Sunday, July 28, 2013

Ladies and Gentlemen, Your 2013 Hall of Fame Inductees

What makes a Hall of Famer a Hall of Famer?  Ask a hundred experts and you will likely get a hundred different answers.  There are, of course, a few specific criteria a player, owner, umpire, broadcaster or contributor needs to meet before even being eligible for consideration. 

First, the player has to have played within the last 20 years but must be retired for at least five years.  The player will be eligible for 15 years as long as he gets a minimum of 5% of the votes.  Anyone on the ballot 15 years without election is referred to the Veteran's Committee for consideration.  Anyone receiving less than 5 % is also referred to the Veteran's Committee for consideration. 

Second, they had to be an active player in at least parts of ten seasons.

Third, if they die during their career, they can be eligible  for the Hall of Fame on the next ballot (assuming the ballot is more than six months after their death).

Finally, anyone listed on the baseball ineligible list (this would be players like the Black Sox, Pete Rose, Hal Chase, Joe Gedeon, etc) is not an eligible candidate.

To be elected, a player needs to receive votes on 75% of the ballots cast in any given year.  For example, this past season there were 569 ballots cast.  A player would have needed to appear on 427 ballots.  The closest person this past year was Craig Biggio who spent his entire career with the Astros.  He fell 39 votes short of the requirement. 

The Hall gives very few guidelines or suggestions on what should be considered.  It merely says that the voting should be based on their "record, playing ability, integrity, sportsmanship, character and contributions to the teams on which the player played".  There are no automatic elections.  A perfect game, a triple crown, a .400 season does not mean you get into the Hall.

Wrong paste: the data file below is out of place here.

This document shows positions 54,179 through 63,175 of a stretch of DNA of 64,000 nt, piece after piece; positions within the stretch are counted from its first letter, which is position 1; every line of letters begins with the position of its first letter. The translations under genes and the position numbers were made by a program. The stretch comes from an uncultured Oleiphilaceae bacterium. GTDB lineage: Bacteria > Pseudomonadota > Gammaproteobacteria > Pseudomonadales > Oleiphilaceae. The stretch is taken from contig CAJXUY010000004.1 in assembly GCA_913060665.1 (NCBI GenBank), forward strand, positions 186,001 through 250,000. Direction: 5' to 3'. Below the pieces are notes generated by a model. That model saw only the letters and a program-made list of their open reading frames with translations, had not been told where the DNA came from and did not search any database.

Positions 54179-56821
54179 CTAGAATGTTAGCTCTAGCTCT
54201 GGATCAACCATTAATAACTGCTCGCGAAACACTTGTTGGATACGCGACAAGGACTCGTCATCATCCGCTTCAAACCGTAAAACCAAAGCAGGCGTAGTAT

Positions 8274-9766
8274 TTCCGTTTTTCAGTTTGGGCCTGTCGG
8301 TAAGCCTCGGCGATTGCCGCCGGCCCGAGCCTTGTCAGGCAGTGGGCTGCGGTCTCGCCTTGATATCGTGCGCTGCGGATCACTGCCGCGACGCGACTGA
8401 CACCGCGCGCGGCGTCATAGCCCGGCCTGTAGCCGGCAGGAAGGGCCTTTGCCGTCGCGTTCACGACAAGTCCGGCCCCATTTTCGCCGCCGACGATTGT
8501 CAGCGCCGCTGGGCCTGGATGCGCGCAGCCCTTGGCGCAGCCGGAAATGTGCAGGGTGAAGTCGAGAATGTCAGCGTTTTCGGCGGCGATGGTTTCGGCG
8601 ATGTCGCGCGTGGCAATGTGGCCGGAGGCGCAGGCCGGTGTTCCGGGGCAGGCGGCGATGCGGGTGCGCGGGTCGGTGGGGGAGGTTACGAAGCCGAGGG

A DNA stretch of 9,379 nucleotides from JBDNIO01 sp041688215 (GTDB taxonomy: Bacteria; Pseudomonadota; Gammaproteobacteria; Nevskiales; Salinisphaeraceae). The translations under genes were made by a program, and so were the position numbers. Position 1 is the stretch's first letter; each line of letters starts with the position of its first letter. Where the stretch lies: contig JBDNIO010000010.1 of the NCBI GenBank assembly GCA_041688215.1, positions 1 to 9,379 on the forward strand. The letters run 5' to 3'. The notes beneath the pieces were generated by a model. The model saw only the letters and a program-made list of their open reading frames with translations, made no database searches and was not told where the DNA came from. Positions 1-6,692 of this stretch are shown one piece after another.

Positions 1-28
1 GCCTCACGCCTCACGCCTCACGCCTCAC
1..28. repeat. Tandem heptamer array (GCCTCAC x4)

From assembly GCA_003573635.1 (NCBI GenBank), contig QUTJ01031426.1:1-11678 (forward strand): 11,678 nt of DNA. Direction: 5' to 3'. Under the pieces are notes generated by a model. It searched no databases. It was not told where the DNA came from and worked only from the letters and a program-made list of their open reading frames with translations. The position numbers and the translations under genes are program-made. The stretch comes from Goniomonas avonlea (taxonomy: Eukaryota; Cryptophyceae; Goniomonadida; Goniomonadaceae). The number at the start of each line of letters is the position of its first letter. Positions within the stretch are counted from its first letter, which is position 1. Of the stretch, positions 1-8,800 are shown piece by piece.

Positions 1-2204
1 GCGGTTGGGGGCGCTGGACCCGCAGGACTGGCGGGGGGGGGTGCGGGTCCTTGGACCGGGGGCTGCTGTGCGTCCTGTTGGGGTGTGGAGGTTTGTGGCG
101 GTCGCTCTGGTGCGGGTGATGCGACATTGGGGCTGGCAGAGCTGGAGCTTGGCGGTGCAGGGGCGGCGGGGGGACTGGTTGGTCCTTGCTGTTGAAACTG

So that still doesn't answer what makes a Hall of Fame member.  There are differing opinions but here are some of the more common qualifications that people use:
  • If a player gets certain milestones they are generally considered a lock for the Hall of Fame:  3000 hits, 500 Home Runs, .300 lifetime average, 300 Wins, etc.  This does not mean you have to reach one of these to make it but it has traditionally been considered your "get in free" pass.
  • If a player is the clear cut, best player at his position for his era.  For example, Sandy Koufax and Bob Gibson were clearly the best pitchers of the 1960's.  While Denny McLaine had a 30 win season and dominated the 1968 American League, over the length of his career he was not as dominant as that one season.  Based on that Gibson and Koufax are in and McLaine is not.
  • If the story of a player's era cannot be told without mentioning them they should be in.  For example, if you led your era in wins, average, Home Runs, etc over a ten year period you should be in the hall of Fame. Additionally, if you contribute heavily to the success of  a team that has been the dominant team of the league you should merit significant consideration. 
This year's voting has been one of the most controversial ever.  No player was elected based on the ballot system and there were questions about how to handle the steroid era.  That is a topic for another post.  This is not about arguing for or against people to be enshrined.  This article is about honoring the individuals who will be enshrined this year.  So without further pause, ladies and gentlemen, here are your 2013 Hall of Fame inductees: